Friday's Pacific Nations Cup, A Home Game For Prop Eric Fry

Friday night the 2nd leg of the Pacific Nations Cup (PNC) stops in Sacramento, in a double header which will feature a match between Fiji and Manu Samoa and Japan vs the USA Eagles. This game is actually a sort of a home game for a few of the Eagles players like Blain Scully, Lou Stanfill, Thretton Palamo and Eric Fry! 

Eric Fry a native of Davis (a town just outside of Sacramento) grew up in the Sacramento area. Fry and his Eagle teammate Blain Scully are both products of the high school rugby powerhouse Jesuit High School in Sacramento and both went on to play in the storied UC Berkley program.  At Cal, Fry was on four National Championship teams in addition to being a four time All American! Fry’s rugby résumé is impressive for an American Prop. He started to play professionally in New Zealand for the Manawatu Turbos in 2012 (they were the ITM Cup champs last season). He then went on to play professionally in the UK for the London Scottish (2012-14), before moving on to the Aviva Premiership’s Newcastle Falcons in 2014 where he is still playing today. 

Fry was part of the Eagles 2011 Rugby World Cup (RWC) where he broke into the starting lineup. He enters the match Friday night in Sacramento in front of the home crowd with 27 caps for the Eagles!

We caught up with Eagles starting prop, Eric Fry for a short Q&A about the game this weekend and the rest of the PNC.

Rugby Republic (RR) : What is it like to be in the pool and playing for the upcoming Rugby World Cup (RWC)?

Eric Fry:  It’s an honor. These next 6 games are very important to creating a competitive team who will be able to win some games in the World Cup and I’m very grateful to be involved. It’s also a lot of fun being able to spend so much time with the team. Every national team player looks forward to these team assemblies and never more so than when it will culminate in a World Cup

RR: Being that we have one of the PNC games in Sacramento how big a deal is that for you guys personally (to have your friends, family, and old club mates be able to come see you play again)?

Eric Fry: It’s great to be able to train with the US team at Jesuit high school where I first fell in love with rugby. And Sacramento (and Nor Cal) has such a big and welcoming rugby community it’s a real treat to be able to play in front of such a passionate crowd for the second year in a row. And of course it’s great catching up with long time friends and family during the week leading up to the big game, and It’s even better to be able to hear them cheering you on during the game.

RR: How aware are you of the crowd during a game? Are you paying attention, or are you so into the game that you don’t notice, or is it a combo that are times you don’t notice it because you are in a zone, but then at times can feel the energy?

Eric Fry: Most of the time I’m too focused on the game to be aware of the crowd. During play I try to read and anticipate the oppositions and to react to what’s happening around me. Which is what I think most athletes do. But then there are those moments late at the end of a close game, or immediately proceeding a big hit or line break where the energy of the crowd is so strong you can’t help but notice it, and it fuels you to push yourself harder than you previously were.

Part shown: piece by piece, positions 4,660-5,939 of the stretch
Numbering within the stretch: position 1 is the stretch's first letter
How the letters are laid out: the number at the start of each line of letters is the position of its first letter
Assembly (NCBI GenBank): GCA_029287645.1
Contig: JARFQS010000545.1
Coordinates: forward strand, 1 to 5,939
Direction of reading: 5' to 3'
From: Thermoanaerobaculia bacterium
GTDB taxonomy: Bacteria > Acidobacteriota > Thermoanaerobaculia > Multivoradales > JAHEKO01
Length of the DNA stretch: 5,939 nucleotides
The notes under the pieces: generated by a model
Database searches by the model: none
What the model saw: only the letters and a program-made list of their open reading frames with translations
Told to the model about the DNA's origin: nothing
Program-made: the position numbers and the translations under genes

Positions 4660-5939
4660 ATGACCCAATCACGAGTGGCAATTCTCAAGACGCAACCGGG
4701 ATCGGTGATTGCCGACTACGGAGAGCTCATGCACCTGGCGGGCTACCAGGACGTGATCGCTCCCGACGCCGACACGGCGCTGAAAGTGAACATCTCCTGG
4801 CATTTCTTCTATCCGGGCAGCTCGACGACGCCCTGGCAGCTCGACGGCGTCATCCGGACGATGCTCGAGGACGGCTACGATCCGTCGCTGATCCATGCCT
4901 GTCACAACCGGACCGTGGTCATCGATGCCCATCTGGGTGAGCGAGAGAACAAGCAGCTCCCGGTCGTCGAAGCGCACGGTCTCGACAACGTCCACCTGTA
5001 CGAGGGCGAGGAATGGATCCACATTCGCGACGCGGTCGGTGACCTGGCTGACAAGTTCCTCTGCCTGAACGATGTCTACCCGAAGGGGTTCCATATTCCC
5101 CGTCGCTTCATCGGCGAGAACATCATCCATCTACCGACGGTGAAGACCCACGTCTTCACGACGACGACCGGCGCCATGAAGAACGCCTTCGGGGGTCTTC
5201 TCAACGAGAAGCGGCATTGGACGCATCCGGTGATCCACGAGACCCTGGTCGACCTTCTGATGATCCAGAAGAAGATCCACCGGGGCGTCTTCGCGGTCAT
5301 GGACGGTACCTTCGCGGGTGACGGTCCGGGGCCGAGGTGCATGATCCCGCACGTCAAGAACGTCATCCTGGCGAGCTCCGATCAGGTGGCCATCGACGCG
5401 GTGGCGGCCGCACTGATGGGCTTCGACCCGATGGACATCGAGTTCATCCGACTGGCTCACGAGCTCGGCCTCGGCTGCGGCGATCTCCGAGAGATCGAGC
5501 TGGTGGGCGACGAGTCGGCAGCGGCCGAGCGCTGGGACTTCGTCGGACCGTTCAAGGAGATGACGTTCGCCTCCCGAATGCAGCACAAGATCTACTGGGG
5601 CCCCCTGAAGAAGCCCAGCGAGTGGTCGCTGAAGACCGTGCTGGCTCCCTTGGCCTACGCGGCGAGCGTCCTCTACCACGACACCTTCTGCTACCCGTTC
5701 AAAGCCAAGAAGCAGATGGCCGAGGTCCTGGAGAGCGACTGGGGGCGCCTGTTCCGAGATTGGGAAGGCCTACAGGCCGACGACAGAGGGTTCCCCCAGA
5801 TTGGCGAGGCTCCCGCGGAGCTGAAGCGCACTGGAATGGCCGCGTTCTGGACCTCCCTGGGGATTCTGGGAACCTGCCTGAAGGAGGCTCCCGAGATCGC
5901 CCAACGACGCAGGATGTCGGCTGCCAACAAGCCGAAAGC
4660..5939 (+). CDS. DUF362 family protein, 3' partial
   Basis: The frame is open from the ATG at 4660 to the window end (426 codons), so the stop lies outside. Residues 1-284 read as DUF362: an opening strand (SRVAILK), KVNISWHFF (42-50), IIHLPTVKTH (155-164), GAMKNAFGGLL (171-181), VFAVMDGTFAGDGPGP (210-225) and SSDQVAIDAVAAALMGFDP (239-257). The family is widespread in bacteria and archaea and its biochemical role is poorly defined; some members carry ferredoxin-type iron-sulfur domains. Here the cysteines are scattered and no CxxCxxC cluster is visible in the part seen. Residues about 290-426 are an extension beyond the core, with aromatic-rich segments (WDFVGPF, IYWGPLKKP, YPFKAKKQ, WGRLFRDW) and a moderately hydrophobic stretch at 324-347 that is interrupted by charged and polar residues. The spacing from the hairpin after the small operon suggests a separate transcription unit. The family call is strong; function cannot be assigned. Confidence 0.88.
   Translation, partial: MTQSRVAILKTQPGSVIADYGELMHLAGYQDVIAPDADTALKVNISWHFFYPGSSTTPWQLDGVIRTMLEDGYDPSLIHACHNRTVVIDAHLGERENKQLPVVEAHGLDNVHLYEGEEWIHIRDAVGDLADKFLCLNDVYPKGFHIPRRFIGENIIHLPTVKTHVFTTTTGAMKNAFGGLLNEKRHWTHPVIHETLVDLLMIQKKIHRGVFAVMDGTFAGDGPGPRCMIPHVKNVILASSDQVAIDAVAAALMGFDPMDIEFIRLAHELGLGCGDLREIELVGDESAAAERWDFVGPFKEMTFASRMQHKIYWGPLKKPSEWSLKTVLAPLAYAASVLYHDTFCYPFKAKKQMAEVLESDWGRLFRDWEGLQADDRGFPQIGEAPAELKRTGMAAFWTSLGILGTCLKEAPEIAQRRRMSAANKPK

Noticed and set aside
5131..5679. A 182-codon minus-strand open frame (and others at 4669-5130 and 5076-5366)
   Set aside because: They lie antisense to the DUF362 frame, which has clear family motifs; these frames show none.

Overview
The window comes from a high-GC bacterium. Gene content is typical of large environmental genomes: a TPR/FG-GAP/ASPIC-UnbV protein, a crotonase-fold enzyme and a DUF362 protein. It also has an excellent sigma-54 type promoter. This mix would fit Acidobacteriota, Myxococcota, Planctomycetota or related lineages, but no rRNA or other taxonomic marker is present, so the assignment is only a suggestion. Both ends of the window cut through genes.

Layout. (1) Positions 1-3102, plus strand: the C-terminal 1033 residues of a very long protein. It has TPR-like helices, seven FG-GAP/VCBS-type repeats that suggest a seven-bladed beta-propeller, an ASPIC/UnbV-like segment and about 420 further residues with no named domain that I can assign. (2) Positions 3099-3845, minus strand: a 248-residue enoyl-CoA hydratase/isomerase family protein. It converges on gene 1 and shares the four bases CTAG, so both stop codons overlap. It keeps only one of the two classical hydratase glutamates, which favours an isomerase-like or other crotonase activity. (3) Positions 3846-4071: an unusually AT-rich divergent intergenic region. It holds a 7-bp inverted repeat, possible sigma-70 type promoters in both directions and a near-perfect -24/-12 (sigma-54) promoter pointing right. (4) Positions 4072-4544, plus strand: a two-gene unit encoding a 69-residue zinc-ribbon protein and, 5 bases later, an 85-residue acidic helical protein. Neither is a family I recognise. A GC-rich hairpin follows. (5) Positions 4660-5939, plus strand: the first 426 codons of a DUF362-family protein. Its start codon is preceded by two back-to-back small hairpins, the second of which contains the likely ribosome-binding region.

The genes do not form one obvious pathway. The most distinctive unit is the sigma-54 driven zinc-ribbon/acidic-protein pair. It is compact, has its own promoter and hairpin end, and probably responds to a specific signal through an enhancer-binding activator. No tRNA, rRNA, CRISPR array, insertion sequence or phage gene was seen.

RR: Last year it seemed like the home crowd in the game vs Canada (in Sac) was a factor for you guys. Do you agree and do you think that the crowd can assist you guys this year?

Eric Fry: I think it was a big factor. The game was in the middle of the day when the Sacramento heat is its most draining, and with out the borrowed energy from such a passionate and boisterous crowd I’m not sure we would have come away with the win. I expect the crowd will be of great help once agin this year against Japan.

RR: Do you think having these international matches here in California will help grow rugby locally?

Eric Fry: Yes of course. I think California is already a hotbed of rugby, but it certainly will only help to bolsters rugby’s popularity by exposing more people to such a great game. I have very fond memories growing up watching local college football games, but knowing what I know now I wish I had the opportunity to go watch high level rugby games.

RR: How can the pack and forwards make an impact in the rest of the PNC? (Interviewer’s forward bias).

Eric Fry: We can do our jobs. Win lineouts and scrums providing the backs with a stable platform from which to attack, and spoiling opposition attacking opportunities. Once that’s taken care of we can win the physical battles around the pitch by putting in big hits and big caries, making sure attacking breakdowns are quick and slowing down opposition possession.

RR: How important are these PNC matches this year for you all to get ready for the RWC?

Eric Fry: These four games play an integral role into forming a group of guys who play all over the US and all over the world into one cohesive team. We haven’t been able to spend this much time together since the last RWC in 2011, and even then we weren’t able to spend two consecutive months together leading into the RWC. By the time we get to England in September I’ve no doubt we’ll see a much more polished and fluid Eagles team take the pitch.

RR: Anything you want to say to the fans that will be coming to the game in Sacramento?

Eric Fry: I hope to see another sell out crowd, and I look forward to celebrating another victory with you after the game!

Thank you to Eric for taking the time out to assist, and good luck on Friday and the rest of the way. As Eagles player Danny Barrett says, #FlyEaglesFly.

Photo-Courtesy of Numinaphotos (www.numinaphotos.com). Follow Eric Fry on Twitter @FryProp